Spice 101

Spice 101

Mr. Abdullah and my guide to the necessary spices in your life

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Annika Eats  Annika Eats  on 20 Jun '16

On my endeavour to understand more about spices, I set foot to the Spice Souk located in Deira, the older part of the otherwise very developed Dubai. Through my walk along the teeny tiny alley ways I came across a variety of seeds, sticks, flower, powder, and essences of all spices in different forms. Mr. Abullah is a young and handsome 97 year old man who owns a spice shop at the spice souk and he enlightened me on a lot of the spices available. We started a discussion about spices and realized that a few basic spices are all that is needed to cook with flavour and character. Which lead us to come up with a must have spice suggestion for any household, no matter the race, background, ethnic culture, whether a beginner in the kitchen or whether a prof chef. These are the MUST HAVE spices for you, here goes...


Cardamom Seeds

Found in form of seeds and powder. This spice is commonly used in making tea and in Middle Eastern and Indian sweets. It is very good for gastrointestinal protection, cholesterol control and also makes your food taste absolutely yummy! It is one of the many spices which are ground together to create "Garam Masala" (aka hot spice)


Turmeric roots

Usually found in the form of powder and used in a lot in Indian Cuisine to make traditional curries. It is part of the ginger family hence making it a root. It is a great source of antioxidants for the body and also assists with anti-inflammatory issues. It also provides a natural sunlight colour to anything it's cooked with. 



Cloves are dried aromatic flower buds that stem from Indonesia and have no specific season to its availability. It is a versatile spice, commonly used in teas, curries and desserts. It provides a warm, sweet flavour and beautiful aroma when cooked well. It aids in anti bacterial and anti fungi issues making it a quick home remedy for cuts and bruises.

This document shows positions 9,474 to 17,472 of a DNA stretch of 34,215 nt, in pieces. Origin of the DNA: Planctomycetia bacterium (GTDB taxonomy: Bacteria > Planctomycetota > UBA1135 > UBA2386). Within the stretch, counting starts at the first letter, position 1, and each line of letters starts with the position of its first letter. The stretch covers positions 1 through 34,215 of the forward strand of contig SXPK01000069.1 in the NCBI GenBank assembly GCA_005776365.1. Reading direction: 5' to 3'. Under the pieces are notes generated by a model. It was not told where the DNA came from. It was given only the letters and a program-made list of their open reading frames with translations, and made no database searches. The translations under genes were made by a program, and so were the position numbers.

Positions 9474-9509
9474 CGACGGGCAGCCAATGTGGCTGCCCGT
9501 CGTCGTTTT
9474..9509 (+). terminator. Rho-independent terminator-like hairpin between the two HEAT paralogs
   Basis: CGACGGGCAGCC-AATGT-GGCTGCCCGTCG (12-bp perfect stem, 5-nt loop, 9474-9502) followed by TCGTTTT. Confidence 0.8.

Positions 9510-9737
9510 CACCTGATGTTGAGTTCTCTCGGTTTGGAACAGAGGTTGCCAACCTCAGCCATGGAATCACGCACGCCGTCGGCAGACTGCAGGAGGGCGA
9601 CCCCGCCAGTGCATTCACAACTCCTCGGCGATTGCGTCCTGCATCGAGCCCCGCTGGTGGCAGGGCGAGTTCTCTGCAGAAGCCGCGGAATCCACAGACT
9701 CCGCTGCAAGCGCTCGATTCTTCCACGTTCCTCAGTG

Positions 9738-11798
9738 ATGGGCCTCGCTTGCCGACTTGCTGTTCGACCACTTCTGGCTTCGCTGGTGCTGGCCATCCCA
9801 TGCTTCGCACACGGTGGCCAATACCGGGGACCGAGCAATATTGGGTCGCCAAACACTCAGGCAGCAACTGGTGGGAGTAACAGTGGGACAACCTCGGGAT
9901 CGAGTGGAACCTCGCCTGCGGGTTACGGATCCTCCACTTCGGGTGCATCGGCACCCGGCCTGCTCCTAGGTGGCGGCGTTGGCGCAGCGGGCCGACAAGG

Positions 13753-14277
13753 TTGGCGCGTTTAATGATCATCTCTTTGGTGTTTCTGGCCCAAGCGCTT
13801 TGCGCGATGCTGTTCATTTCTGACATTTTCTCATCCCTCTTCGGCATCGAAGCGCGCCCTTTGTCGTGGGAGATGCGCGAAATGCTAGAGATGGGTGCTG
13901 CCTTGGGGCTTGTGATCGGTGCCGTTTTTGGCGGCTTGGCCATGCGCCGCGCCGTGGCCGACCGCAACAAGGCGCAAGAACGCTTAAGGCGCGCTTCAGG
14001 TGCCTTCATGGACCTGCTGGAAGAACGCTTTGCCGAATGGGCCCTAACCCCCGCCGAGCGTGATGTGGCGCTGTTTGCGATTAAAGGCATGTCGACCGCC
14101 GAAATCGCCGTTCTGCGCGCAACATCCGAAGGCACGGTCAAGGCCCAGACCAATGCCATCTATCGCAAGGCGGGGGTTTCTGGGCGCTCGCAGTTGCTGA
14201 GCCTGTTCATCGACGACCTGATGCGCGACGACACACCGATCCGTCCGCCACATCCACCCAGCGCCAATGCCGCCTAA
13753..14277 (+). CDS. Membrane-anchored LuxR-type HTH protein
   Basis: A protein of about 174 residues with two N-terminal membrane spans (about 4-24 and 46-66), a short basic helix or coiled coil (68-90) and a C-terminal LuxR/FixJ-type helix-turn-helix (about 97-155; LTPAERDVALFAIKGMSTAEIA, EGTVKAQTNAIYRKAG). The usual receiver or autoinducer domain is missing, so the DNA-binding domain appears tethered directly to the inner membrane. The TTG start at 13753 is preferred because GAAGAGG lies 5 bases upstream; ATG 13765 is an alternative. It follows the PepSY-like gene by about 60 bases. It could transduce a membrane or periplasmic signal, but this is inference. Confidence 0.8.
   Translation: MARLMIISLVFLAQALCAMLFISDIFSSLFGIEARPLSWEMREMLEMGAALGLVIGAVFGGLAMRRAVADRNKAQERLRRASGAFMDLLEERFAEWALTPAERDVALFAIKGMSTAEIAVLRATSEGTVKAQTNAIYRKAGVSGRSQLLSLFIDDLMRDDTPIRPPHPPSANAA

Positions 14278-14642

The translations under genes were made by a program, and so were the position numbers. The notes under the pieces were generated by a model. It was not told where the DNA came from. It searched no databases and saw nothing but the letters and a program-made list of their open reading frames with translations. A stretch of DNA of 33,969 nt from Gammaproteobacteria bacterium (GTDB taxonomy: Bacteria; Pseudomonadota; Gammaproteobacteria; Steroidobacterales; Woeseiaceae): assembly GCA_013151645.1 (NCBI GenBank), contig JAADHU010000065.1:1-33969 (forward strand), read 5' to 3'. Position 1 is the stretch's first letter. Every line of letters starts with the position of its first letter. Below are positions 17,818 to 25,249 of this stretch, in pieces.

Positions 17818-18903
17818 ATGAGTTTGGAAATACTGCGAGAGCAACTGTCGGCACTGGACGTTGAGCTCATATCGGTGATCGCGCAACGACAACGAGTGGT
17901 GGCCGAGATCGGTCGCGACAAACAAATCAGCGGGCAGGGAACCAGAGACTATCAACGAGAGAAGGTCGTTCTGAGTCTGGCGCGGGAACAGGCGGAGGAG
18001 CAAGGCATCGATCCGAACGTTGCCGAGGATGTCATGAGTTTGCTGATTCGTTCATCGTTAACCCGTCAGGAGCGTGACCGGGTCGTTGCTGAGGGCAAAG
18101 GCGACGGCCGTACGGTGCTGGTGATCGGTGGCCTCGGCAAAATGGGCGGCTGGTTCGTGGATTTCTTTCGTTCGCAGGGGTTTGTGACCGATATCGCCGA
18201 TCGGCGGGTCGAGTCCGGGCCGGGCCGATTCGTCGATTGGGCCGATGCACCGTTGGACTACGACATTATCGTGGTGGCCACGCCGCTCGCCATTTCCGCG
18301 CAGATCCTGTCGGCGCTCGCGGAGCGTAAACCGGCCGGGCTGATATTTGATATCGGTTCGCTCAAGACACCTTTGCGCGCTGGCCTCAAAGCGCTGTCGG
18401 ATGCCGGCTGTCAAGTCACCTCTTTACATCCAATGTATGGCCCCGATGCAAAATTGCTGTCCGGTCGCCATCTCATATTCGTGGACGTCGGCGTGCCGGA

Kashmiri Chilli: 

Whole Kashmiri Chillies

These chillies come from North India, a place named Kashmir. The chillies are dried in the sun and used whole or ground into powder. Either way, the spice it gives out is eye watering and mouth burning. Hence, when cooking with it, one must be sensitive to the palates as a little goes a long way with this spice. It provides an earthy depth of heat to any dish. 


Mixed Peppercorns

Everyone is familiar with pepper. They are available in form of peppercorns or powder. There were a variety of peppercorn available when I visited the spice shop, each of which provides a distinct seasoning to food. The 4 types I came across were Black peppercorns, Green peppercorns, Red peppercorns and Pink peppercorns. They can be used whole, crushed in a mortar and pestle or even powder. 

Star anise:

Star Ainse Seeds

Originating from Vietnam and China, this is the fruit of an evergreen tree, Illisium vernium, dried and cured for consumption. It is available in the form of seeds and powders. Commonly used in teas, curries, asian dishes like stir fries and all sorts of desserts.


Cinnamon Sticks

Found in form of sticks (large and small) or powder, Cinnamon is the inner most bark of certain trees, making its flavour unique and pure. When used in baking, it automatically serves as the best scented candle as its aroma fills every corner of the room. Commonly used in curries and a variety of desserts as well as tea. 


Cumin SeedsFound in the form of seeds and powder, cumin is found in the region of Pakistan and India. It is used in a variety of cuisines and also as a medicinal treatment for many ailments. It is very good for digestion and also helps strengthen the immune system. It provides a burst of flavour in any food. One main Indian dish in which it is highlighted is Palak Paneer (Spinach and Cottage Cheese Curry).

Mixture of already ground spices

Apart from these I also found bayleaves, lavender flowers, fennel seeds, mustard seeds, coriander seeds, rose flower petals, fenugreek seeds and leaves, nutmeg seed and powder, mint leaves, chilli flakes, dried herbs, paprika...the list is endless. Those were, however, Mr. Abdulla's and my favourite spices to cook with. If you ever set foot into the spice souk, you don't need to buy these spices whole, they sell little packets of them in very creative ways. You could pick one of them up to experiment with and to explore the flavours. 

Spices on display

The best way to store these spices is in a steel container or as we say in India, a masala dabba. If stored well they can last for years and not spoil. A little goes a long way in the cooking process with spices, so be humble and they will reward you with flavour. 

My Steel Spice Container

Deira Spice Souk

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Annika Eats

Annika Eats

Live and Breathe all things food. Salt and Sugar are my air and water. Cant live without either.

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